to express the supported capabilities, corresponding with the ALTO information. Whenever the upstream CDN receives a request from
"NM_cov" coverage footprint network map. an end user and has determined that this request is best served by an
interconnected dCDN, the uCDN uses ALTO maps to make a redirection
Consider the following example: An upstream CDN (uCDN) has agreed on decision. For a given request, assume that only the ALTO network
CDN interconnection with several downstream CDNs (dCDN-a, dCDN-b, and maps provided by dCDN-a and dCDN-c include the endhost. The uCDN
dCDN-c). Each of these downstream CDNs runs an ALTO server to first looks up the PIDs of the endhost in the two network maps from
provide information about what locations it can deliver content to the two dCDNs, then search the PID properties to find out the
(coverage footprint) by means of a network map "NM_cov" and capabilities of each dCDN for the endhost. If only one dCDN supports
additionally capability network maps "CM_1", "CM_2", ..., "CM_n". the required capabilities, then the uCDN chooses the dCDN.
uCDN has downloaded from each candidate downstream CDN "NM_cov" and Otherwise, if Cost Maps are available to provide additional server
one or more ALTO network maps regarding capabilities (e.g. by using selection information (e.g., a Cost Map defining latency), the uCDN
the "Filtered Cost Map" option and different "cost-types" as picks the dCDN with better cost performance.
specified in 7.7.3.2. of [I-D.ietf-alto-protocol]). The ALTO network
map provides "coverage" (footprint) for each downstream CDN as
aggregated network locations in the form of ALTO PIDs. The additonal
capability network maps provide the upstream CDN information
regarding the support for capabilities each individual downstream CDN
would imply depending on the given location of an end user request.
Whenever the upstream CDN receives a request from an end user and has
determined that this request is best served by an interconnected
dCDN, the uCDN uses ALTO maps to make a redirection decision. For a
given request, assume that only the ALTO network maps provided by
dCDN-a and dCDN-c, "NM_cov(dCDN-a)" and "NM_cov(dCDN-c)", indicate
that these downstream CDNs can deliver content to the location of the
request. In this case, additonal ALTO network maps received from
dCDN-a and dCDN-c provide useful additional information to the
upstream CDN in order to make a selection decision regarding either
dCDN-a or dCDN-c. For instance, if both downstream CDNs have provided
two ALTO capbility network maps "CM_delivery_protocol" and
"CM_redirect_mode", uCDN can make a downstream CDN selection based on
its needs or preference. This enables the upstream CDN to make a
well-considered downstream CDN selection.
4.5. Advantages of using ALTO 4.4. Advantages of using ALTO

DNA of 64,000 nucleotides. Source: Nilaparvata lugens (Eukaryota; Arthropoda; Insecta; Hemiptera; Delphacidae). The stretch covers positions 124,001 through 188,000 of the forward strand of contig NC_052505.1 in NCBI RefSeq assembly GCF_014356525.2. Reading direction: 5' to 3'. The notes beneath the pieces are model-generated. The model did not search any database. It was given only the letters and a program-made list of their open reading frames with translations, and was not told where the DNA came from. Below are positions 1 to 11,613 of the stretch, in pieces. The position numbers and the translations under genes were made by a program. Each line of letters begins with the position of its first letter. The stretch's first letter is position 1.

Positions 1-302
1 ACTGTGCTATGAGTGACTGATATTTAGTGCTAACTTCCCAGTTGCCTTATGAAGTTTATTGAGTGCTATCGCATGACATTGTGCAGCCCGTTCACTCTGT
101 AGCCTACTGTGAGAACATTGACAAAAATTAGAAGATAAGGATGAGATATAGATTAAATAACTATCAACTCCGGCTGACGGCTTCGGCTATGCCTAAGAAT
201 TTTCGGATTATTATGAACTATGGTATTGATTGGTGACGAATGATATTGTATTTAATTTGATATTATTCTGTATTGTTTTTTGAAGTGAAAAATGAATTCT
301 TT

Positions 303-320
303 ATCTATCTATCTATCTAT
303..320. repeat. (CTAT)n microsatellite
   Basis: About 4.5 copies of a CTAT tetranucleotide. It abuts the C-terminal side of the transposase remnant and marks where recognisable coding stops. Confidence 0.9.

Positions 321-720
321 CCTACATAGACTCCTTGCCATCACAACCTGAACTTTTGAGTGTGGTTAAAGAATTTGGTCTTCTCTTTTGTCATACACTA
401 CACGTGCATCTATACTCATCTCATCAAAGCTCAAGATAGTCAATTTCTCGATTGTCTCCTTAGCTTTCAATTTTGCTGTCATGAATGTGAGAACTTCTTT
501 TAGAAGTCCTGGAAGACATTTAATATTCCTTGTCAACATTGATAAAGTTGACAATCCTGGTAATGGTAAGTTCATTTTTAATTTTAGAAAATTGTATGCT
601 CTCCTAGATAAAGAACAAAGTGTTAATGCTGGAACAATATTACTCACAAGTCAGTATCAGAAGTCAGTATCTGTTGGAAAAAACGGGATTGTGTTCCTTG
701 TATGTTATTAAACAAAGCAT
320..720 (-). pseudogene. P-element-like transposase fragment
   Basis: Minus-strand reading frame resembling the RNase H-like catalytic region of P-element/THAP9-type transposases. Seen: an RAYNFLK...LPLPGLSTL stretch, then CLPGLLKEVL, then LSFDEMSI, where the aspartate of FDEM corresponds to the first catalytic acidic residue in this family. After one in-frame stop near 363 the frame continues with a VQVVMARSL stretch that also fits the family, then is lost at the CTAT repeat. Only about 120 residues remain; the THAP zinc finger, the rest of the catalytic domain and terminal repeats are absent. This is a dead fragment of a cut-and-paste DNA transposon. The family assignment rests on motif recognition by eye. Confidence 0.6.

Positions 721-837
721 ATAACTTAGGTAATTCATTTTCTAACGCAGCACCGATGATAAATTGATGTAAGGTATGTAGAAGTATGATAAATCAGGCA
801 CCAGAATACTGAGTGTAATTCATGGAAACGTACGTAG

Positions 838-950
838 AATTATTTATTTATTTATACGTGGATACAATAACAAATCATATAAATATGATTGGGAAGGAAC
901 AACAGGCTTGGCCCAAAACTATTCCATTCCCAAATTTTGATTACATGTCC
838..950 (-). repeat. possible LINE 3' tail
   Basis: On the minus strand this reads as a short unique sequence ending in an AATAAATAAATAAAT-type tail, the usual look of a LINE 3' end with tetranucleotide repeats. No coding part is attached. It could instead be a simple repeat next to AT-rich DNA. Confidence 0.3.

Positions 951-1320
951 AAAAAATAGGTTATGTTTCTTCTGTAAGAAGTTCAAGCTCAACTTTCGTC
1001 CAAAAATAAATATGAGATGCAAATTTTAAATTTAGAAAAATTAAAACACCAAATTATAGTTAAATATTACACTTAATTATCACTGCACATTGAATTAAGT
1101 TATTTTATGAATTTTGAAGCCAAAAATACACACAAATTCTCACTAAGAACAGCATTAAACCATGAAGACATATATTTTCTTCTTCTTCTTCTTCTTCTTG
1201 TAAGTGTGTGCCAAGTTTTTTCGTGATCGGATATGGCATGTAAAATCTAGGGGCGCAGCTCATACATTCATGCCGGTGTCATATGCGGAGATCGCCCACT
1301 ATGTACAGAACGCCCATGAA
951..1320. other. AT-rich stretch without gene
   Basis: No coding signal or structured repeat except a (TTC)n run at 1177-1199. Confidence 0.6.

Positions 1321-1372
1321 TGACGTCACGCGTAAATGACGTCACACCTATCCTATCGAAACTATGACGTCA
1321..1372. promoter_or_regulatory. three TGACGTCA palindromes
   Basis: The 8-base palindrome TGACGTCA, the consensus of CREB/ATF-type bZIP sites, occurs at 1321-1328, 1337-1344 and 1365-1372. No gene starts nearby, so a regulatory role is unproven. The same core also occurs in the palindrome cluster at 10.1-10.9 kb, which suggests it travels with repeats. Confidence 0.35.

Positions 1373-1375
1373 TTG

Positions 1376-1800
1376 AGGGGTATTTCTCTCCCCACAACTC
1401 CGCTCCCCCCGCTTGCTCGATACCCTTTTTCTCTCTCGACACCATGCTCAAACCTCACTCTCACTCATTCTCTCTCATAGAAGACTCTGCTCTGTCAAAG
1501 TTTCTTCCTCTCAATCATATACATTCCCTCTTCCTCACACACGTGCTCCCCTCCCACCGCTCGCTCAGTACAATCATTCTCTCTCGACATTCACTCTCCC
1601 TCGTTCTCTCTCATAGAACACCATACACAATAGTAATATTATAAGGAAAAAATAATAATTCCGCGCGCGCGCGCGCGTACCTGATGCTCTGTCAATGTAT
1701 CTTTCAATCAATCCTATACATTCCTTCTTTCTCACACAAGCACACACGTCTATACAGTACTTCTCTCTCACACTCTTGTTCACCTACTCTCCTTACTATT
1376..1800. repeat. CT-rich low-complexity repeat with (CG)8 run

The following reasons make ALTO a suitable candidate protocol for The following reasons make ALTO a suitable candidate protocol for
downstream CDN selection as part of CDNI request routing and in downstream CDN selection as part of CDNI request routing and in
particular for a FCI protocol: particular for a FCI protocol:
o CDN request routing is done at the application layer. ALTO is a o CDN request routing is done at the application layer. ALTO is a
protocol specifically designed to improve application layer protocol specifically designed to improve application layer
traffic (and application layer connections among hosts on the traffic (and application layer connections among hosts on the
Internet) by providing additonal information to applications that Internet) by providing additonal information to applications that
these applications could not easily retrieve themselves. For these applications could not easily retrieve themselves. For
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Jan Seedorf has been partially supported by the COAST project Jan Seedorf has been partially supported by the COAST project
(COntent Aware Searching, retrieval and sTreaming, http://www.coast- (COntent Aware Searching, retrieval and sTreaming, http://www.coast-
fp7.eu), a research project supported by the European Commission fp7.eu), a research project supported by the European Commission
under its 7th Framework Program (contract no. 248036). The views under its 7th Framework Program (contract no. 248036). The views
and conclusions contained herein are those of the authors and should and conclusions contained herein are those of the authors and should
not be interpreted as necessarily representing the official policies not be interpreted as necessarily representing the official policies
or endorsements, either expressed or implied, of the COAST project or or endorsements, either expressed or implied, of the COAST project or
the European Commission. the European Commission.
Thanks to Richard Yang for providing valuable comments, and for